To hone my intuitions about Cross Site Request Forgery protection, I’ve been reimplementing Rails’ defence against t̶h̶e̶ ̶d̶a̶r̶k̶ ̶a̶r̶t̶s̶ CSRF in a Sinatra app I’ve been working on. If I can build something analogous to the real thing, that should help me see any blind spots more easily than just reading about Rails’ implementation, which happens ‘magically’ behind the scenes.
CSRF. If your app has an endpoint that’s listening for form submissions, then by default it can receive a request from anywhere and anybody. …
Alice and Bob are a married couple who live on the Lower East Side of Manhattan. They are deeply in love, though they fight occasionally.
One winter, Bob dies of an unencrypted website connection, and Alice realizes how much he meant to her, as well as how insignificant their arguments and differences were.
This 2007 internet-protocol-based movie, or ‘net flick’ for short, dramatized the under-explored topic of network security for a popular audience.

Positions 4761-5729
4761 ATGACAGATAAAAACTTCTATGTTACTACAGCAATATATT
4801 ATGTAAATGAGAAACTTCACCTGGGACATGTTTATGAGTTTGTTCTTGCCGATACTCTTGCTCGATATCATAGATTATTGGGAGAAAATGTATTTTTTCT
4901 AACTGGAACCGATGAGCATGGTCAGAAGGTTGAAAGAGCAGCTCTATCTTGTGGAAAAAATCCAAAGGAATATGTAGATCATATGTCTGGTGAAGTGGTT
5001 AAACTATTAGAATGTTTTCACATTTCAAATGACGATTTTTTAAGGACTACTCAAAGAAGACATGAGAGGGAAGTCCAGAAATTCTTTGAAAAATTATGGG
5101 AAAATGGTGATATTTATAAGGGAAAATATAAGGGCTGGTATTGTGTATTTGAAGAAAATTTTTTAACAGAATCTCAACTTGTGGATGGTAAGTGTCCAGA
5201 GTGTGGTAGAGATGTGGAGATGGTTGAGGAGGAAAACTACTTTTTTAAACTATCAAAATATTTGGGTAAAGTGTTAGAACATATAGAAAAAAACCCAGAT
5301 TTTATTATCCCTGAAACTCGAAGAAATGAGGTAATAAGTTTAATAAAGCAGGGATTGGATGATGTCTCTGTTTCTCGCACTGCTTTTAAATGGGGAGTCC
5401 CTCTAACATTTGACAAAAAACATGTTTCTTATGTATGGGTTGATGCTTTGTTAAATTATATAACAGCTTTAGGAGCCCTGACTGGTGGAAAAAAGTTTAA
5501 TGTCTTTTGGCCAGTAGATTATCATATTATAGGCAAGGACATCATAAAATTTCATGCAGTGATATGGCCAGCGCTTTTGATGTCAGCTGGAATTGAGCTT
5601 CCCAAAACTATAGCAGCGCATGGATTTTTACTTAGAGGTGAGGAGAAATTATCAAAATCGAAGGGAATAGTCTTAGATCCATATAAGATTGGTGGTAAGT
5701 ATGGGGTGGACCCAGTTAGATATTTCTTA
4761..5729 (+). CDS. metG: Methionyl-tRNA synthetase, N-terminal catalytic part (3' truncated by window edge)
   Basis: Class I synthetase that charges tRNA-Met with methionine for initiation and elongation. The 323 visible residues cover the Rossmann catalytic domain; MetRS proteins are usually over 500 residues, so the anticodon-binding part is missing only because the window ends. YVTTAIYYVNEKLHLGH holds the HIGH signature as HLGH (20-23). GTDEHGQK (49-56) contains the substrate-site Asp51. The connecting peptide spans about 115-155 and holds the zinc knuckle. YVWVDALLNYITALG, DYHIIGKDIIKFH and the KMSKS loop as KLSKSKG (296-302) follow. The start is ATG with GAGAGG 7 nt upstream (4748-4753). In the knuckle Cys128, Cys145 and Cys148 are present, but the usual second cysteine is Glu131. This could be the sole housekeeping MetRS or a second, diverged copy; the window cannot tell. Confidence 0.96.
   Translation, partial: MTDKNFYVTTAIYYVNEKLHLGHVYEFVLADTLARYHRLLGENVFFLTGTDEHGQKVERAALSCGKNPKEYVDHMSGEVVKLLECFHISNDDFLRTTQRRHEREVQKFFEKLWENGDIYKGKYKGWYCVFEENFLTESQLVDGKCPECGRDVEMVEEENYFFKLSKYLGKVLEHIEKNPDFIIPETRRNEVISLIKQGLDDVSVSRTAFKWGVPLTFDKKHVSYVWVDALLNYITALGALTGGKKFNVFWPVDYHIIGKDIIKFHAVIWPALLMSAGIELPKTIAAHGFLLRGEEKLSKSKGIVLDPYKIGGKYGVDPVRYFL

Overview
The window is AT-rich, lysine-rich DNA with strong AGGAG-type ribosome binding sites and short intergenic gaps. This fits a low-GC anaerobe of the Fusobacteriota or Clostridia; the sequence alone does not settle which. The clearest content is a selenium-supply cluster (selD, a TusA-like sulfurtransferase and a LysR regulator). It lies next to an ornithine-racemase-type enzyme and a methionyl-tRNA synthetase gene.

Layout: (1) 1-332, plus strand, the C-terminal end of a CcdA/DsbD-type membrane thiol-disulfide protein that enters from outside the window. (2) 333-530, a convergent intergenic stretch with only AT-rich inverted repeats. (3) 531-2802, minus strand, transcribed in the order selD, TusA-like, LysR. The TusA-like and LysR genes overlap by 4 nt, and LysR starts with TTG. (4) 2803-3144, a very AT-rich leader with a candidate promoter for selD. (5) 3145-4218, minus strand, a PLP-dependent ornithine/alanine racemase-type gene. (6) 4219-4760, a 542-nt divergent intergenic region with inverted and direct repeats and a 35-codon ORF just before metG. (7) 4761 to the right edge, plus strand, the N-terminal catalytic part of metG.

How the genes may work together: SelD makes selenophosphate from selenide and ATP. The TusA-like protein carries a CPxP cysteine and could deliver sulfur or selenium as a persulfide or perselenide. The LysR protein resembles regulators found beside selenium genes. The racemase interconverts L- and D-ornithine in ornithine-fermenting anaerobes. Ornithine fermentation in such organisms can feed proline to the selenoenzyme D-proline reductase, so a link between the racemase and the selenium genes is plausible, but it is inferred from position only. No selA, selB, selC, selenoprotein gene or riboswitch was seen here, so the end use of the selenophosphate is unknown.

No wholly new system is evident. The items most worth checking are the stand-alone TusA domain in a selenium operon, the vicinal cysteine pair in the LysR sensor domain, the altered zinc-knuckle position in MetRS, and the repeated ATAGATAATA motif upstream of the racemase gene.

Tragically, it was overshadowed in the box office by a movie of a similar name, with the same romantic leads. Perhaps this explains why it never achieved…
Software entities should be open for extension but closed for modification.
Here’s a little principle
That’s readily evincible.
You’ll see a sitch quite oft where
An entity in software
Is certainly extensible
How eminently sensible!
But ‘twould be utter libel
To call it modifiable.
In this short post I’ll show how I think about writing algorithms, which is comp-sci-speak for sequences of steps targeted at a task. I’ll use this example of an initially overwhelming task:
As head librarian, so that students can browse more efficiently, I want to arrange the library so that books on similar topics are near to each other. I need to automate the process.
For example, a simple case of sorting a library is sorting my bedroom bookpile at home onto my shelf.
One way to sort a bookpile by topic is to list a few categories of things…
For those who don’t already know (which is most people — I didn’t broadcast it widely), I have some personal tidings of a glad kind.
After investing several years and a postgraduate degree in becoming a professional classical musician — my first attempt to reboot myself after my linguistics undergrad — I am now officially, as of a week ago yesterday, not.
For the next 15 weeks (including four Pre-Course weeks at home, plus one for Christmas) I’m enrolled in Makers coding bootcamp: an intensive, full-time course which should help me to acquire the skills, technical, psychosocial and otherwise, to…